Hispanic Heritage Month begins on September 15, the anniversary of independence for five Latin American countries—Costa Rica, El Salvador, Guatemala, Honduras, and Nicaragua. In addition, Mexico declared its independence on September 16, and Chile on September 18.
What began at the turn of the century as an effort to gain a day of recognition for the significant contributions the First Americans made to the establishment and growth of the United States has resulted in the month of November being designated for that purpose. National American Indian and Alaska Native Heritage Month is celebrated to recognize the intertribal cultures and to educate the public about the heritage, history, art, and traditions of the American Indian and Alaska Native people.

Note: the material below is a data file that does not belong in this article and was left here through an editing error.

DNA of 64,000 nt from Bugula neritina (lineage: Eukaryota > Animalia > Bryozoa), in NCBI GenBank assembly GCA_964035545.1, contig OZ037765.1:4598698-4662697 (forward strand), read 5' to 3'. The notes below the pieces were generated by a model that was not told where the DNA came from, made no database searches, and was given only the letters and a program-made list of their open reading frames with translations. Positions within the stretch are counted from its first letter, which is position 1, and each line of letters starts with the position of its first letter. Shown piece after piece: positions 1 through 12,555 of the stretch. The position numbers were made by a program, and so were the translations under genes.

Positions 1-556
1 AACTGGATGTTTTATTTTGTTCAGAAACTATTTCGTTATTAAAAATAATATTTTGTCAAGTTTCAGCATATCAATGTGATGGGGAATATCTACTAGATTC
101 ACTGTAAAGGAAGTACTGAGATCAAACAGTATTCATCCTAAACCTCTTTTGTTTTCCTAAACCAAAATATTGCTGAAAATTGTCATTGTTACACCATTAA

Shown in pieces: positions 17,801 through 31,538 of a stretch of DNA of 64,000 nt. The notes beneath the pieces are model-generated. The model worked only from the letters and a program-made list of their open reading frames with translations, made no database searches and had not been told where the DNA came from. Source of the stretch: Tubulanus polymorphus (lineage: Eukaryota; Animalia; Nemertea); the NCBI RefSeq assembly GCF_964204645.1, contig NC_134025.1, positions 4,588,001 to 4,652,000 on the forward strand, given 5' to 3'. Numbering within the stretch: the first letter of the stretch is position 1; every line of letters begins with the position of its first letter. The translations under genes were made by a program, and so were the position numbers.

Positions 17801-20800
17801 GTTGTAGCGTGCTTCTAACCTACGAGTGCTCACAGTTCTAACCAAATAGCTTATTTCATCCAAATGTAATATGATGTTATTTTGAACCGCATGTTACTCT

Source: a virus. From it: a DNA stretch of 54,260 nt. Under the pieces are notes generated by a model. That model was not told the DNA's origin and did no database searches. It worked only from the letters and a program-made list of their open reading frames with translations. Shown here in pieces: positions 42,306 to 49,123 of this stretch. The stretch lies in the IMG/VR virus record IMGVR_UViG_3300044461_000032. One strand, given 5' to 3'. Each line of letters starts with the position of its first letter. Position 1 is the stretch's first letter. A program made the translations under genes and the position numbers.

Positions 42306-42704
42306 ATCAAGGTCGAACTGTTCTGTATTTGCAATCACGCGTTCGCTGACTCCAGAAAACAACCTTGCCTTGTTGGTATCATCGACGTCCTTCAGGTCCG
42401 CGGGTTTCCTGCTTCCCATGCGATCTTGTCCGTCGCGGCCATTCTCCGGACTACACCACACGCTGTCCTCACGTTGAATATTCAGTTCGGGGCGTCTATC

Black History Month is an annual remembrance of important people and events in the history of the African Diaspora.
In 1987, March was declared the Women’s History Month, recognizing women from all walks of life regardless of their caste, color, creed, culture and age for their valuable contributions towards our shared history.
May is Asian Pacific American (APA) Heritage Month—a celebration of Asians and Pacific Islanders in the United States. On October 5, 1978, President signed a Joint Resolution designating the annual celebration.